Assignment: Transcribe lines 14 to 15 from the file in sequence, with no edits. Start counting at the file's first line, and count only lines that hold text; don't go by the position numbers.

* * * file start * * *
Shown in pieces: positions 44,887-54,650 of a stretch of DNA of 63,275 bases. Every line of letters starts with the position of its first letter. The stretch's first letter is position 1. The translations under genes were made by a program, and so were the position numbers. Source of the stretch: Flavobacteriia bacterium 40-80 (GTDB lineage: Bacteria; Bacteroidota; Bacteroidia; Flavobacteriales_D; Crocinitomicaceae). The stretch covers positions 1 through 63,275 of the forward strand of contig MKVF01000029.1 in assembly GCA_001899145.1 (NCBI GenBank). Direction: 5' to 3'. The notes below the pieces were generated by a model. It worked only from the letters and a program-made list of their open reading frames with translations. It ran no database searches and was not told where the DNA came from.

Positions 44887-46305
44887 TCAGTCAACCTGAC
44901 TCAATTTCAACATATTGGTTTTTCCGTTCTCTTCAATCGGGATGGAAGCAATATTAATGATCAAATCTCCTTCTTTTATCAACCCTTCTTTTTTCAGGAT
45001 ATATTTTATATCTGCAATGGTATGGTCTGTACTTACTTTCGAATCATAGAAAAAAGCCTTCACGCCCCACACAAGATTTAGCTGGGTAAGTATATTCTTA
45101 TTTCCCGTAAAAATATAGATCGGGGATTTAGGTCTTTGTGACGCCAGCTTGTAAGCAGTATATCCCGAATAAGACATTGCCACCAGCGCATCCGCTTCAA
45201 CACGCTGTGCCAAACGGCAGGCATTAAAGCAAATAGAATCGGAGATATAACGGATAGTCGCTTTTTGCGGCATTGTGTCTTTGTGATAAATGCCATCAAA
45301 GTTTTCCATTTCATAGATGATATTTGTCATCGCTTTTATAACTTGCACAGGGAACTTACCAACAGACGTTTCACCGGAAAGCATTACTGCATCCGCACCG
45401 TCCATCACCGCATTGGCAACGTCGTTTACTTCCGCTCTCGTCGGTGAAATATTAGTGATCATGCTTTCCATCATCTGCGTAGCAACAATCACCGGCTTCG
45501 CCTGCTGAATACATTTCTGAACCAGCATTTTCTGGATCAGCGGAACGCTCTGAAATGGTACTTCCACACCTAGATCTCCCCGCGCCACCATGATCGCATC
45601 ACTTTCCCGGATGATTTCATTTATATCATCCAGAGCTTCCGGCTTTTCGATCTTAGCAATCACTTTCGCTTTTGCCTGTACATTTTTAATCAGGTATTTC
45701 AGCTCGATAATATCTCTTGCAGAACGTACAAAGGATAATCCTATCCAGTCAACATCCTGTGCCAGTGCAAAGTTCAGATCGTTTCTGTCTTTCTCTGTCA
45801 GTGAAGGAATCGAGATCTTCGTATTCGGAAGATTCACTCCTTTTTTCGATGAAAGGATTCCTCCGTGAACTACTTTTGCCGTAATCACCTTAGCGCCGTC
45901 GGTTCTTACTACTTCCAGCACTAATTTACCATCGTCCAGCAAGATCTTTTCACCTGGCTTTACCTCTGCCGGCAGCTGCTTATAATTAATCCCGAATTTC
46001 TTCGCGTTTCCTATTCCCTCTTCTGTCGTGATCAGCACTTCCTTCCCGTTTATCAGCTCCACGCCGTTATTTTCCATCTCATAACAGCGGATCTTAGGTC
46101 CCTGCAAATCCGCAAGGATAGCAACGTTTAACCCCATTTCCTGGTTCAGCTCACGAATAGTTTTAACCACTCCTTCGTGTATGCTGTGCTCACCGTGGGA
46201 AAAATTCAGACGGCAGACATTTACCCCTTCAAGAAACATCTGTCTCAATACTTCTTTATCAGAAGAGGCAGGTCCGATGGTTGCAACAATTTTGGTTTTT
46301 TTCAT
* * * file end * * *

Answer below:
45901 GGTTCTTACTACTTCCAGCACTAATTTACCATCGTCCAGCAAGATCTTTTCACCTGGCTTTACCTCTGCCGGCAGCTGCTTATAATTAATCCCGAATTTC
46001 TTCGCGTTTCCTATTCCCTCTTCTGTCGTGATCAGCACTTCCTTCCCGTTTATCAGCTCCACGCCGTTATTTTCCATCTCATAACAGCGGATCTTAGGTC